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Relative downfalls behind elder abuse.

Relative downfalls behind elder abuse

The increasing awareness that some elderly persons are physically abused and neglected by family members has been accompanied by a widespread assumption about elder abuse: that it is inflicted by well-meaning individuals, often the adult children of victims, who are pushed over the edge by the stress of caring for a frail, dependent old person.

But that assumption is turned on its head by findings from the first large-scale random sample of elder abuse in a metropolitan area. Relatively well-functioning elderly people are usually the victims of abuse, which is often inflicted by emotionally disturbed or violent family members, say psychologists Karl Pillemer and David Finkelhor of the University of New Hampshire in Durham. A typical abuser is a spouse who depends on the victim for money, transportation, housing and household repairs.

Pillemer and Finkelhor randomly selected subjects aged 65 and older from 1985 town lists in the Boston area. Interviews with 2,020 individuals identified 61 cases of elder abuse. This yields an estimate of 32 victims per 1,000 elderly people in the area -- "a small but significant percentage," say the researchers, whod escribe their findings in the April AMERICAN JOURNAL OF ORTHOPSYCHIATRY.

The investigators conducted follow-up interviews with 46 abuse victims and a comparison group of 251 nonabused elderly.

Pillimer and Finkelhor defined maltreatment as one or more of the following: at least one act of physical violence toward the victim (ranging from throwing something at them to assault with a gun or knife) since they turned 65; withholding help important to daily life 10 or more times in the preceding year; and verbal aggression, including insults and threats, 10 or more times in the preceding year.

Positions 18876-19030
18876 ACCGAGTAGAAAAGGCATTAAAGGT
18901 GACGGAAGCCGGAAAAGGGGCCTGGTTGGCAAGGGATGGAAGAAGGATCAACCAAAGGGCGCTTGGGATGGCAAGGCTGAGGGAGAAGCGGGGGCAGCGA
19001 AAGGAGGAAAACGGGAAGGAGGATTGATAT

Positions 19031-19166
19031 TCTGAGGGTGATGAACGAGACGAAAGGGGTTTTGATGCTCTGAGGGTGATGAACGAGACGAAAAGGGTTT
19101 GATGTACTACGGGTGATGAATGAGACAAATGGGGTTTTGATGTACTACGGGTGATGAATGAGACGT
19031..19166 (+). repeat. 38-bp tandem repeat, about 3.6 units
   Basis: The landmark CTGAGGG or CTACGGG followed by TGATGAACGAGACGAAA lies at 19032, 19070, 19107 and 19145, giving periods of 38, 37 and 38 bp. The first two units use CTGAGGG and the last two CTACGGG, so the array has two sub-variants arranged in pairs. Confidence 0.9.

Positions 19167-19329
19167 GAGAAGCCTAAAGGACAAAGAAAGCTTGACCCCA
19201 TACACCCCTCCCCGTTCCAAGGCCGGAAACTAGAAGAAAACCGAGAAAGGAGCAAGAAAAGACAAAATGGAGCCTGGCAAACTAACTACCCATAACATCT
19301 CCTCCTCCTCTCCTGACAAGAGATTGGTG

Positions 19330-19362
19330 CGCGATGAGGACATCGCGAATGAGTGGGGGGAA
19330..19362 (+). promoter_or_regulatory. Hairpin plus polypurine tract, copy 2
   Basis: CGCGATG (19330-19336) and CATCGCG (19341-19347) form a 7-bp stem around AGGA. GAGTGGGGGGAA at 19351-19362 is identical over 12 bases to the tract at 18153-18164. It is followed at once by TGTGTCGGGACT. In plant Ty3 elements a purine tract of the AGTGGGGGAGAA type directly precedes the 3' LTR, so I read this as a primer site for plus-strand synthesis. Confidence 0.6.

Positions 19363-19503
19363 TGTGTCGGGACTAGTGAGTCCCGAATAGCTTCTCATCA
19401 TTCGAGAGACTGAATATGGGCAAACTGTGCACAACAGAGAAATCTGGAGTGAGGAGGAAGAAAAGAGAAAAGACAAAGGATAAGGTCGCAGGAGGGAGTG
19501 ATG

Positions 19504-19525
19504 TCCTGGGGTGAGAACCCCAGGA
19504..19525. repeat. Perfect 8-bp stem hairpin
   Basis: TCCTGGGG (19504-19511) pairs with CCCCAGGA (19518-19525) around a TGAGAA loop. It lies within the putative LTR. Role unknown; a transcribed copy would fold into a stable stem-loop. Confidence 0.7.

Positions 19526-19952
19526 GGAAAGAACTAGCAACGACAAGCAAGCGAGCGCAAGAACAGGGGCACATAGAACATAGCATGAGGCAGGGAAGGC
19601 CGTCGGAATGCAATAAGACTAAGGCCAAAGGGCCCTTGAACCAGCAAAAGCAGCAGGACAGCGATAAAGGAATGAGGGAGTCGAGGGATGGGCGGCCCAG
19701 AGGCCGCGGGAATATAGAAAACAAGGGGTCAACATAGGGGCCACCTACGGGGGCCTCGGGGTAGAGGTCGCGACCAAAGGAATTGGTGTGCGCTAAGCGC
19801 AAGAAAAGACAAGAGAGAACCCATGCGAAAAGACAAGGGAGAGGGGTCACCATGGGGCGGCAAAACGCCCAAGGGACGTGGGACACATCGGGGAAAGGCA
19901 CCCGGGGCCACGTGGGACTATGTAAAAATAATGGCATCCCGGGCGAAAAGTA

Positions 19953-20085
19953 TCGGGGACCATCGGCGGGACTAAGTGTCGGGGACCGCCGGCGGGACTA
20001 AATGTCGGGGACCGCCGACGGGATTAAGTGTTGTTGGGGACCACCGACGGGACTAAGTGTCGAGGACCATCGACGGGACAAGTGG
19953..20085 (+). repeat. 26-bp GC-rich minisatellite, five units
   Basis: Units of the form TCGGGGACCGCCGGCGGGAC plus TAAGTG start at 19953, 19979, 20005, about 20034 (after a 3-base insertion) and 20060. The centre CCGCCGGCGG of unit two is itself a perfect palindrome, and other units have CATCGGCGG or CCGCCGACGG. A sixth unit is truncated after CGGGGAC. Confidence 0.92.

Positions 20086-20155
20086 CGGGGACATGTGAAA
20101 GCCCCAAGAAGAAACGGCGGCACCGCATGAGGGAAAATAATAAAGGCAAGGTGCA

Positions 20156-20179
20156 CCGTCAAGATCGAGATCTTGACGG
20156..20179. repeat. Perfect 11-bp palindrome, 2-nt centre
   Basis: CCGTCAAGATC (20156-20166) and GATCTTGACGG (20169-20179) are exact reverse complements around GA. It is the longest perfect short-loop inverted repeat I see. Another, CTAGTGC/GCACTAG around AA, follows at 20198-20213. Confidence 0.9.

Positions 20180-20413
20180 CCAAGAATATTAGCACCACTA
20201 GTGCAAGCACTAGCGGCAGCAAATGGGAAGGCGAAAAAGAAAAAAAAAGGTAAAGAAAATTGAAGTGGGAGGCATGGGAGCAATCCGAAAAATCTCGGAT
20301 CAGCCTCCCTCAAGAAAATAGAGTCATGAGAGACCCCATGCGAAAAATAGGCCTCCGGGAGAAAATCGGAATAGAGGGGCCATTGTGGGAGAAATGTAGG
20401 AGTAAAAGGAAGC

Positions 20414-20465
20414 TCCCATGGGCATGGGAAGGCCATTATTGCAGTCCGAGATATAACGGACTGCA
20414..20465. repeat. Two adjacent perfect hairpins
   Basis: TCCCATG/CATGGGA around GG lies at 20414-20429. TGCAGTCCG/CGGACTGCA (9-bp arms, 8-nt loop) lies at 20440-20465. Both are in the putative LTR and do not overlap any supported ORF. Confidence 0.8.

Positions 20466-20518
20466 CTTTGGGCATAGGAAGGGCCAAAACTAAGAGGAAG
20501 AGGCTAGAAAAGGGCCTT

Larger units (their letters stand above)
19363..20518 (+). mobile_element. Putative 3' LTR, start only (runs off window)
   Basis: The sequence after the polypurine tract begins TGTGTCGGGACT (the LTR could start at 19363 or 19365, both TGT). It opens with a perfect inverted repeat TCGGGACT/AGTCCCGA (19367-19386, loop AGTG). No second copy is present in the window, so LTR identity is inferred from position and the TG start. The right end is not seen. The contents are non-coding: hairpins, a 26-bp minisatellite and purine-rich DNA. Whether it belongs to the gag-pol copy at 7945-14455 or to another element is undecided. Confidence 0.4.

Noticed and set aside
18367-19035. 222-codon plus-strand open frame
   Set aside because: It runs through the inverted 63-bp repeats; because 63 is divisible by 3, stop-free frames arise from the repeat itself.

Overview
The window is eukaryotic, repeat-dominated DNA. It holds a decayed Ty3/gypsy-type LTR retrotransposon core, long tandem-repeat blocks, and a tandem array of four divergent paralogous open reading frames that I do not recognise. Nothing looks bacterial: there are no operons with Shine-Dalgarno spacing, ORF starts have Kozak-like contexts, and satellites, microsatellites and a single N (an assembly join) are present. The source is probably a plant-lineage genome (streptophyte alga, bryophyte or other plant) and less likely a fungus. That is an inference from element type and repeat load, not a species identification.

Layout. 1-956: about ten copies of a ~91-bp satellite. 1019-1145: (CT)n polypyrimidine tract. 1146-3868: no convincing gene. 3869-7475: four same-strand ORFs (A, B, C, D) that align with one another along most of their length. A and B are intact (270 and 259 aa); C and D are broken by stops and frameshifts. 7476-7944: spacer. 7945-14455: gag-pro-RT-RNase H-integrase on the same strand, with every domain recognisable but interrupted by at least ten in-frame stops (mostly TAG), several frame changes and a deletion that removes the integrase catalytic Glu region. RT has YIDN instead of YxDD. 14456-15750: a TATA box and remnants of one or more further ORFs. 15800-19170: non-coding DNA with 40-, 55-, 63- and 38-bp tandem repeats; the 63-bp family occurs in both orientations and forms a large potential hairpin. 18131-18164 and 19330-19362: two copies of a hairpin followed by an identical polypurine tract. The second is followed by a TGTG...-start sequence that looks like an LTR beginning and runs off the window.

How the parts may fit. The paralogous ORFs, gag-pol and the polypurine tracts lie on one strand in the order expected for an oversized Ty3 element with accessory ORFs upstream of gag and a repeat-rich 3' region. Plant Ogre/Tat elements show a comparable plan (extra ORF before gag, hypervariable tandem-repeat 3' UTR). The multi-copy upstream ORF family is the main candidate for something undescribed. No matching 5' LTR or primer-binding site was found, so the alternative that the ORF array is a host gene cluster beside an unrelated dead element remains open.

Spouses were responsible for 26 of the 46 abuse cases, the researchers note. Abuse victimes were almost evenly split between men and women. Victims were no more disabled or dependent on their abusers than were comparison subjects on their relatives.

However, abusers were much more likely than relatives in the comparison group to have been arrested, hospitalized for a psychiatric disorder, involved in violent behavior outside the family or limited by a physical problem. In addition to relying on their victims for money, transportation and housing, abusers were more likely to have suffered a physical illness or the death of a relative in the previous year.

The high level of abusers' dependence on victims, seem most clearly in adult children who abused their parents, suggests the victims were also exploited for money and other possessions, the researchers say.

Their findings are consistent with a trend among family-violence researchers to deemphasize the characteristics of victims--whether children, women or the elderly--and concentrate on the psychological problems of abusers.

Revelations about elder abuse have important implications for treatment programs, the investigators maintain. Such programs generally aim to reduce caregiver stress by providing in-home assistance in the care of elderly persons and offering support groups.

But many abusers need psychological counseling, Pillimer and Finkelhor assert. Those who are dependent on their victims may also need help in finding employment and separate housing. Greater police involvement and legal assitance to victims would deter exploitation by abusers, they say. Furthermore, emergency shelters for elder abuse victims, similar to those provided to younger battered women, would provide temporary refuge from abusive situations.

"The view that the elderly cause their own abuse by becoming frail and dependent should be discarded," the researchers conclude.
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Author:Bower, B.
Publication:Science News
Date:May 6, 1989
Words:570
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